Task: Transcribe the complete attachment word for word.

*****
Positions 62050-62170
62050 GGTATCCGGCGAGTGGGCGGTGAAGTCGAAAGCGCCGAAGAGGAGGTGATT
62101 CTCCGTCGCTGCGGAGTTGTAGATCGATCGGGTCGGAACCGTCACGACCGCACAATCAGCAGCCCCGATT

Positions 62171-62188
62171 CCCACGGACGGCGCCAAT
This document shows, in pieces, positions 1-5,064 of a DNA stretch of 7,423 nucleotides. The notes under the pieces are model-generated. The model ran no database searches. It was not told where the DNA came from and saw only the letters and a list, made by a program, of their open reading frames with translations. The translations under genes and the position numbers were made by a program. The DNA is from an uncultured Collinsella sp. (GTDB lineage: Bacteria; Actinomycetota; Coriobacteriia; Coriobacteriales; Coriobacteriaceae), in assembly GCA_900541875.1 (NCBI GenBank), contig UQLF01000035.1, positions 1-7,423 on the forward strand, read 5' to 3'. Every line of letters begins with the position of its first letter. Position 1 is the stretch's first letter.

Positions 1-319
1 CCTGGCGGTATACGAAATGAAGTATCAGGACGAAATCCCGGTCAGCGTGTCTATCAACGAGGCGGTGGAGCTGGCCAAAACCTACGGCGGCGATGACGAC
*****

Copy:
Positions 62050-62170
62050 GGTATCCGGCGAGTGGGCGGTGAAGTCGAAAGCGCCGAAGAGGAGGTGATT
62101 CTCCGTCGCTGCGGAGTTGTAGATCGATCGGGTCGGAACCGTCACGACCGCACAATCAGCAGCCCCGATT

Positions 62171-62188
62171 CCCACGGACGGCGCCAAT
This document shows, in pieces, positions 1-5,064 of a DNA stretch of 7,423 nucleotides. The notes under the pieces are model-generated. The model ran no database searches. It was not told where the DNA came from and saw only the letters and a list, made by a program, of their open reading frames with translations. The translations under genes and the position numbers were made by a program. The DNA is from an uncultured Collinsella sp. (GTDB lineage: Bacteria; Actinomycetota; Coriobacteriia; Coriobacteriales; Coriobacteriaceae), in assembly GCA_900541875.1 (NCBI GenBank), contig UQLF01000035.1, positions 1-7,423 on the forward strand, read 5' to 3'. Every line of letters begins with the position of its first letter. Position 1 is the stretch's first letter.

Positions 1-319
1 CCTGGCGGTATACGAAATGAAGTATCAGGACGAAATCCCGGTCAGCGTGTCTATCAACGAGGCGGTGGAGCTGGCCAAAACCTACGGCGGCGATGACGAC